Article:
It’s been a few days since I, along with over 300 college and university presidents, shared an open letter on the issue of gun safety in America. Here’s the link to the story on HuffPost. http://www.huffingtonpost.com/2012/12/20/college-presidents-gun-control_n_2338557.html It’s received a lot of attention. The purpose of this post is not to defend the statement or delve into the substance of the issue. I am glad to have started his project and grateful to over 300 colleagues who joined me. Instead, here, I’d like to share a little bit about the conversations that I have been privy to (I assume there are lots in which I have not participated) around the “why” question. Why did I feel compelled to write what I did, to ask others to join in, and didn’t I know I might offend some people?

Those are good and fair questions. I can answer them only for myself, of course. In some ways the answer is very simple. I believe this is an issue on which we can come together, act rationally, and as a result save lives. As the President said Sunday night, “We can do better, America.” I believe we can as well. I wrote the first draft after watching the service in Connecticut that evening. I got into bed and just could not fall asleep. IT often helps me to write down what I was feeling and that’s what I did. The next morning I decided to share it with a few friends who are also college presidents. They liked what they read, had a host of suggestions to make it better (as did my wife), and one particular president, Elizabeth Kiss at Agnes Scott College, decided to take the chance and send the new draft to a few more presidents. From there, it just exploded and as of this minute, we have over 300 signed on.

Almost all of what I had received by way of feedback has been gratifying, immensely so. But not all. I didn’t seek approval from my Board, although I did inform my Board Chair of the plan. He was fully supportive. The letter is a personal one. I don’t imagine from the speed of people’s responses that any president had their Board vote or approve. Nevertheless, when we speak, we do so with the influence of the position behind us and people will associate what we say with the school. That’s a given. It’s one reason, I suspect, we almost never speak out on issues of public importance. Anything important we say can and will offend someone and what if, God forbid, that person is or could be a donor? So, for the most part, we stay quiet, each focused on the work of our own schools. This was not always the case. A century ago, college presidents spoke out all the time on the issues of the day and sometimes people even listened to us. But when colleges began to look more like businesses and so dependent on money, we collectively retreated. I think that’s one reason why all the conversation one reads about higher education these days is about cost and student debt. Heck, if we aren’t thinking about anything grander than that, then why not?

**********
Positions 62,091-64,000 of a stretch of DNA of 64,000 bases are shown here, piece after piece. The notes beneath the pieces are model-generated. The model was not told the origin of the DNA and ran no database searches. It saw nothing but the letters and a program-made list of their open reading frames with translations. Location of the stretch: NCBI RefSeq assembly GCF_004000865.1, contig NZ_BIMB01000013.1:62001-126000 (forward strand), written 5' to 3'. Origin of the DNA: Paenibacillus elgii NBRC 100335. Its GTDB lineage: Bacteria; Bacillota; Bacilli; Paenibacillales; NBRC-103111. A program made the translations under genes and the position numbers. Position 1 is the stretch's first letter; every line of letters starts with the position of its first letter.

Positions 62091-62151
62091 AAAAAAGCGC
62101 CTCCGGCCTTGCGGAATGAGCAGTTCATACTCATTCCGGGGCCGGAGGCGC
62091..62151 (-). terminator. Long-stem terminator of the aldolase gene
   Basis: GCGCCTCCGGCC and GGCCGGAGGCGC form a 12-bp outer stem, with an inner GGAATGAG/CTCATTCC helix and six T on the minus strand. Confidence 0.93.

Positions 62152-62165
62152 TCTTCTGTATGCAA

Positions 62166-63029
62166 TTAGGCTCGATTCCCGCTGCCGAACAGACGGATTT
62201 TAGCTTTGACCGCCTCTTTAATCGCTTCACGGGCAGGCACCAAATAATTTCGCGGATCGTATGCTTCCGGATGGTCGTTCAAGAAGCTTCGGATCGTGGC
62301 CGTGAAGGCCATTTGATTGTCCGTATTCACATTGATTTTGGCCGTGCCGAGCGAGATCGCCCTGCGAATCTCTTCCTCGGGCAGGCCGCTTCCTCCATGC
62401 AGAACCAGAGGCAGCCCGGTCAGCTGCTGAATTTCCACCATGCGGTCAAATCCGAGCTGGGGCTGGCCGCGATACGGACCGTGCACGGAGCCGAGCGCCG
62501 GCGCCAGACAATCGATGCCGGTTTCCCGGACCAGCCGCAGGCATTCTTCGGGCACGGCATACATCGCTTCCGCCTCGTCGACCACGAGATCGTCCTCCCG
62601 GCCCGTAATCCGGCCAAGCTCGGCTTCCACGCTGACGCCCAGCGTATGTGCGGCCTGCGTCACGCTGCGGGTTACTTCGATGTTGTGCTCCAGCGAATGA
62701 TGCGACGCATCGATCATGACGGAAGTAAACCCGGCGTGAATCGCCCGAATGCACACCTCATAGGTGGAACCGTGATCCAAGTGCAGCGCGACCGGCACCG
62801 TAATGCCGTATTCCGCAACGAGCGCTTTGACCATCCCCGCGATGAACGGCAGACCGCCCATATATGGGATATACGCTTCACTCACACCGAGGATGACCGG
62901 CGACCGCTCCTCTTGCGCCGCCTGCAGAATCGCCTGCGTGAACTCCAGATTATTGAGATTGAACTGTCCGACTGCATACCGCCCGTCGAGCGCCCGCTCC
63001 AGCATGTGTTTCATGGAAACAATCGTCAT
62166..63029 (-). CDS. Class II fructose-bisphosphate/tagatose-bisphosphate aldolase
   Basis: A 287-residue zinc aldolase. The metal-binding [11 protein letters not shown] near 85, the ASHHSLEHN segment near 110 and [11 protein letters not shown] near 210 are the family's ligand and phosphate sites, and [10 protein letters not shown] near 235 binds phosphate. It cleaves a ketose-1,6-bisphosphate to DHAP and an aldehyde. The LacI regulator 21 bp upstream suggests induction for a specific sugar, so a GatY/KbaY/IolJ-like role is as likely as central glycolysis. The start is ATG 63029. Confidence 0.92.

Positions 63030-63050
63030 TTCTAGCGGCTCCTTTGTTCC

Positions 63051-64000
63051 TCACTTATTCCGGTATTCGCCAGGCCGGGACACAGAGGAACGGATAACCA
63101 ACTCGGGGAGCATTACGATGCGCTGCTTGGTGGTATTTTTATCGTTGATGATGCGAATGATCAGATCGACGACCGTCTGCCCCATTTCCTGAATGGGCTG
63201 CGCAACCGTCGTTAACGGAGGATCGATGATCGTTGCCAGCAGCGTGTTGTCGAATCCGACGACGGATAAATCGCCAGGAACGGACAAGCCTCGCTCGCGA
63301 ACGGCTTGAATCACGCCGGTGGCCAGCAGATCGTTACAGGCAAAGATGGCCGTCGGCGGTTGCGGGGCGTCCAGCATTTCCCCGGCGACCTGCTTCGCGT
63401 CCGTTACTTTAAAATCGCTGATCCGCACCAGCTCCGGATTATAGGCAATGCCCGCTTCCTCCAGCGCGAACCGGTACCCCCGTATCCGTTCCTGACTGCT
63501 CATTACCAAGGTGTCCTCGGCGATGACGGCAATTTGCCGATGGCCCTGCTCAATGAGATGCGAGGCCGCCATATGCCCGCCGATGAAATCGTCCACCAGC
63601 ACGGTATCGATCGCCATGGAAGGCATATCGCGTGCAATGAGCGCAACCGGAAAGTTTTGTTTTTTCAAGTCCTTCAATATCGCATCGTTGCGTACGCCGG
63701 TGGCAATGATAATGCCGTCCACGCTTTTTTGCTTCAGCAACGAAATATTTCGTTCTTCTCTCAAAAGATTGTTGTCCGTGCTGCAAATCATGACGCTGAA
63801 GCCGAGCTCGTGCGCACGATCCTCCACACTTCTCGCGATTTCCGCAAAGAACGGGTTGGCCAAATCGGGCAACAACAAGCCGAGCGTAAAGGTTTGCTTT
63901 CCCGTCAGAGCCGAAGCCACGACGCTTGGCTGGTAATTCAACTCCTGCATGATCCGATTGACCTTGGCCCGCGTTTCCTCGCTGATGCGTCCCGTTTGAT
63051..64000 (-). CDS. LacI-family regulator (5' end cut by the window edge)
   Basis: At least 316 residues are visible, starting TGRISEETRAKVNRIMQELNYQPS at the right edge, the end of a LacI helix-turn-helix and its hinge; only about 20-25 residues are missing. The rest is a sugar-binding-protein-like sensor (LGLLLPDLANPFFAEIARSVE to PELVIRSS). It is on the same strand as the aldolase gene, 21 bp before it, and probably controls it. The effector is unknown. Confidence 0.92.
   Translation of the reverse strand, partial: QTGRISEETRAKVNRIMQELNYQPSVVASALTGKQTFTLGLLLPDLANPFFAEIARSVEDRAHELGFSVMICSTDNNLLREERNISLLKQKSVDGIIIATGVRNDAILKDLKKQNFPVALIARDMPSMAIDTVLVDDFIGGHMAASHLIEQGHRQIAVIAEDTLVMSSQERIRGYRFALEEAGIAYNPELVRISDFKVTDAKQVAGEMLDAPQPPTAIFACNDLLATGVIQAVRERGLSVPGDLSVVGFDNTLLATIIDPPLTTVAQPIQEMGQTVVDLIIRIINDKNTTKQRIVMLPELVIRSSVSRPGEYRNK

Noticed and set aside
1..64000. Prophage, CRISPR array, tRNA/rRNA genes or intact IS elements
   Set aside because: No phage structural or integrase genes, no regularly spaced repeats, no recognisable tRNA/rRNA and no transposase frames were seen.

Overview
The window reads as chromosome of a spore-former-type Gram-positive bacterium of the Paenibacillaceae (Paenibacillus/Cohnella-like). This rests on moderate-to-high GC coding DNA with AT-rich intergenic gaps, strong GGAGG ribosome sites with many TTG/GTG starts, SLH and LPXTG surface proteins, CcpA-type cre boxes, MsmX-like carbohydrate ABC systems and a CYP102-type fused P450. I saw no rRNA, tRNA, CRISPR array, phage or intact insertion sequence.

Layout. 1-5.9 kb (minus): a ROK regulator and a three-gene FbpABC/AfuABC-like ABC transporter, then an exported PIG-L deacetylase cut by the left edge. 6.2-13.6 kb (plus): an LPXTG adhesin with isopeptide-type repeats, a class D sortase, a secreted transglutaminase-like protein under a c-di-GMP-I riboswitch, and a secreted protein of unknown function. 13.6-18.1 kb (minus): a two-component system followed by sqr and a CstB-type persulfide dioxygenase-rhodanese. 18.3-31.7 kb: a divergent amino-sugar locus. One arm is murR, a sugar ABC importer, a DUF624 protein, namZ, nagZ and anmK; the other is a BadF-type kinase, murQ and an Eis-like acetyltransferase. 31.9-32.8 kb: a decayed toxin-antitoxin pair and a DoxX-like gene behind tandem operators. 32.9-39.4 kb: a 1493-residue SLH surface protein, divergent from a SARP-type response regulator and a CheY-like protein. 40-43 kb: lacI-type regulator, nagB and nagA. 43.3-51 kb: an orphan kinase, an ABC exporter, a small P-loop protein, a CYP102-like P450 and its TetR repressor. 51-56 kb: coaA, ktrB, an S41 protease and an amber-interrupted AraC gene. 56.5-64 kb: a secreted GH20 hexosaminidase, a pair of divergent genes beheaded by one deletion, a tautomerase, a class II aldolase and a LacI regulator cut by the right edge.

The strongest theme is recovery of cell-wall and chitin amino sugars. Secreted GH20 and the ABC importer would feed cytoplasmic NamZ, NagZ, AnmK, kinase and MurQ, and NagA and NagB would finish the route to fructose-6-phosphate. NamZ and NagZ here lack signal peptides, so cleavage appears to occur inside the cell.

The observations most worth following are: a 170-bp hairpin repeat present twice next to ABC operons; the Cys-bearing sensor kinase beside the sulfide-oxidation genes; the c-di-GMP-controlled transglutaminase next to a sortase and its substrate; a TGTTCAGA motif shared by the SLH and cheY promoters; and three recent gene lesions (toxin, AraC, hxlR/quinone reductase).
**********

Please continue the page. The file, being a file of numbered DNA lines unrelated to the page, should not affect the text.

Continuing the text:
I do blog regularly (http://www.myownstormypetrelwords.wordpress.com) and if you read through some of my posts, you will see I am not shy, at least in that forum. This time, though, it felt like blogging to myself was not enough. And despite the risks, it was time to go bigger. Apparently, lots of my colleagues decided the same thing.

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3 Responses to Why?

  1. Nancy says:

    I’m so proud of you! Well done.

  2. Bill Aitken '64 says:

    When you first shared your idea with me (asking for some potentially useful information) it never even occurred to me to ask “why”. It just needed to be done, and you were moved to do it, in consultation with your colleagues (Presidents of colleges and universities). Of course there is a
    likelihood of arousing displeasure, and perhaps cost donors, but children and other learners are FAR MORE IMPORTANT than that. What all of you ask is not in any way radical, or extremist, but rather commonsense, reasoned, and logical requests to solve a problem that we as a nation have been unwilling to face for a long time. It is appropriate that such an effort originate from the leadership of our great centers of learning (colleges and universities), although other centers of leadership (like legislators, clergy, and other professional groups) could have done so as well (BUT DIDN’T). I’m proud that this effort grew out of your and your Presidential colleague’s moral indignation, and desire and determination to take on a problem to which you think you see a solution, or at least part of a solution. Isn’t that what a liberal arts education aims to equip the educated individual for? There are many who will fight such an attempt, and others who will turn a deaf ear. After all we do have the best government money (particularly the NRA’s) can buy. But your attempt is right and fitting of the situation. Again, protecting children and other learners is much more important. Congratulations, to all of you!! Let’s hope you gain some traction—it looks like you just might. We can all hope and support.

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